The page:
Geography Anatomiz'd; Or, the Geographical Grammar. Being a Short and Exact Analysis of the Whole Body of Modern Geography, After a New and Curious Method. Collected from the Best Authors, and Illustrated with Divers Maps. the Fifteenth

Geography Anatomiz'd; Or, the Geographical Grammar. Being a Short and Exact Analysis of the Whole Body of Modern Geography, After a New and Curious Method. Collected from the Best Authors, and Illustrated with Divers Maps. the Fifteenth

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This historic book may have numerous typos and missing text. Purchasers can download a free scanned copy of the original book (without typos) from the publisher. Not indexed. Not illustrated. 1737 edition. Excerpt: ... the Fief and Sovereignty of the Crown of England. &$.&/ 9-% rf'f .5. Anglesey. THIS Island (the celebrated Mona os the Romans, and ancient Seat of the Pruides) is bless'd with a very fruitful Soil, producing most Sorts of Grain (especially Wheat, in such Abundance, that the Weljh commonly term it, Mon mam Gymry, i. e. Matt, the Nursery of Wales, because that Principality is frequently supply'dfrom thence in unseasonable Years. 'Tis commonly reckon'd as one of the Counties of North Wales, and acknowledged Subjection to the Crown of England...;.--1 T . 6. The Isle of Wight. THIS Island (term'd by Ptolemy, O-j'tKJviirif; and by the Romans, Velia, VeStis, or VeSefis; enjoys a pure healthful Air; and is generally reckoned a very pleasant and fruitful Spot of Ground. Twas once honour'd (as the Isle of Man) with the Title of Kingdom i for Henry Beauchamf, Earl pf Warwick, was crown'd King of Wight by Henry VI. Anno 1445. but that Title died with himself about twp Years after, and 'tis now reckoned only a Part of Hampshire, and is govern'd in like Manner as other of the lesser Islands. . 7.. Jersey, Guernsey and Alderney. THESE Islands, with Sari (another small adjacent Isle) are all of William the Conqueror's Inheritance, apd Dukedom of Normandy, that now remains in the Possession of the Englijh Crown. Their Soil is sufficiently rich, producing, in great Abundance, both Corn and Fruits especially Apples, of which they make Plenty of Cyder/MHKevXirls'fo healthful to breathe, in, thatthe Inhabitants have little or no Use for PhysiciasrfictMn/'TAEeychief-, ly empjoy themselves in Agriculture, and knitting of Stockings and during War with France, they are much given to Privateering. It's observable of Guernsey, that no..show more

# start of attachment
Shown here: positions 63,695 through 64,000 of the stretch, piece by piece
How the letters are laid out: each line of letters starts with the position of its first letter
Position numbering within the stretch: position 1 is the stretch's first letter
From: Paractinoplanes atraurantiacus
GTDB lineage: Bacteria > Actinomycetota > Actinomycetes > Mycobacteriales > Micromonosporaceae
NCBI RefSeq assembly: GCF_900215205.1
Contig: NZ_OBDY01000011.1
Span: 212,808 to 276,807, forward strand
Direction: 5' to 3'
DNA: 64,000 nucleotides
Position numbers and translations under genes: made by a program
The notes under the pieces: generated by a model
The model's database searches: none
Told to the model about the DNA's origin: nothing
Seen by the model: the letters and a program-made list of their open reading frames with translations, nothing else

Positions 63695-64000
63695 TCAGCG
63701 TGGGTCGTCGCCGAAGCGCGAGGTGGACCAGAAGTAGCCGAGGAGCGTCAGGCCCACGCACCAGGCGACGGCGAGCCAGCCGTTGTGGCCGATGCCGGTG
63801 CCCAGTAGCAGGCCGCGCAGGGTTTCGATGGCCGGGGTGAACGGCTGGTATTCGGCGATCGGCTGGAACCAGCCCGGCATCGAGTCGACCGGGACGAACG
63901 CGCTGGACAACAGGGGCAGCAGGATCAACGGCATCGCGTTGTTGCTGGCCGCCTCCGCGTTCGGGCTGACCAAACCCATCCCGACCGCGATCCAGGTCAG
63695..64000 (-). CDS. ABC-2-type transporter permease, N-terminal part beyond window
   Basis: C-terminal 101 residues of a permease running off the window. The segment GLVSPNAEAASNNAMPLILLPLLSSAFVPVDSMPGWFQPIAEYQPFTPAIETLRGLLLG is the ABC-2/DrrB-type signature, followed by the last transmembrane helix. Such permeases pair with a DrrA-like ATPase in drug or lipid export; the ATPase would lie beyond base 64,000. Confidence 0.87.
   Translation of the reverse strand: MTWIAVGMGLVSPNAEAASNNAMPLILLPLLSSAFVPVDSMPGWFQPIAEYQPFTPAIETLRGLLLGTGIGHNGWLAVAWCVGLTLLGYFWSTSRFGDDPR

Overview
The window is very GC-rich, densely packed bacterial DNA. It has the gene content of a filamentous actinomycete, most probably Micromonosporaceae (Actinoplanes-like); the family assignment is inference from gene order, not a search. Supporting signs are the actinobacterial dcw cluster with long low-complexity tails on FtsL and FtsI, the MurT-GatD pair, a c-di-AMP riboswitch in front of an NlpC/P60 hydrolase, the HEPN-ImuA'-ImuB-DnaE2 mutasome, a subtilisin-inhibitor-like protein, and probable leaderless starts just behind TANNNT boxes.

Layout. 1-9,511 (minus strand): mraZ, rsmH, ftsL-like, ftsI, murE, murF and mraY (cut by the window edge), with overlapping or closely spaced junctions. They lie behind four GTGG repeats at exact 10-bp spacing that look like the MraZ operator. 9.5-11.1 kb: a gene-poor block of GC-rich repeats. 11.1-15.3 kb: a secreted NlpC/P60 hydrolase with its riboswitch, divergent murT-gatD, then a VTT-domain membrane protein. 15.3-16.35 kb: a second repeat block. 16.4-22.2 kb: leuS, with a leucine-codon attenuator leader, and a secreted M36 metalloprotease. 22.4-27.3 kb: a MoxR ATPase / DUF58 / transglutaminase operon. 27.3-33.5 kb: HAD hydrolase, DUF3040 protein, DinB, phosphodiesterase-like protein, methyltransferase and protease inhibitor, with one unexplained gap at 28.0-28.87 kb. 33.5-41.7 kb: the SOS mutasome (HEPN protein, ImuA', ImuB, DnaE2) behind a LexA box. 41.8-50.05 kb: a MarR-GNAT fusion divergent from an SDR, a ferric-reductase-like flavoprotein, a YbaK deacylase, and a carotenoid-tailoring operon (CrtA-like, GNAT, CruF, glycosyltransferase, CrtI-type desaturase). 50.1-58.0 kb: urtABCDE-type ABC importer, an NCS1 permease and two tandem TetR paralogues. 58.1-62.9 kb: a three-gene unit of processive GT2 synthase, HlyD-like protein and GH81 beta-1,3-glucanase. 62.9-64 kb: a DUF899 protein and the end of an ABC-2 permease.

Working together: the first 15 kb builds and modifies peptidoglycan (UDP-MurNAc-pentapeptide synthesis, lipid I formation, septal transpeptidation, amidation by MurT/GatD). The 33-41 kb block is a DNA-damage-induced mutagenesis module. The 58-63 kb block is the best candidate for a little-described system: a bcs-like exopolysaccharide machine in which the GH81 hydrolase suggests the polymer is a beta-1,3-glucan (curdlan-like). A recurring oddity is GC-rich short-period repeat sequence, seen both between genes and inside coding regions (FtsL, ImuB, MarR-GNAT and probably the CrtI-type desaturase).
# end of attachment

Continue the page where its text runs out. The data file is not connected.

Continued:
Product details

  • Paperback | 128 pages
  • 189 x 246 x 7mm | 240g
  • Rarebooksclub.com
  • Miami Fl, United States
  • English
  • black & white illustrations
  • 1236627423
  • 9781236627421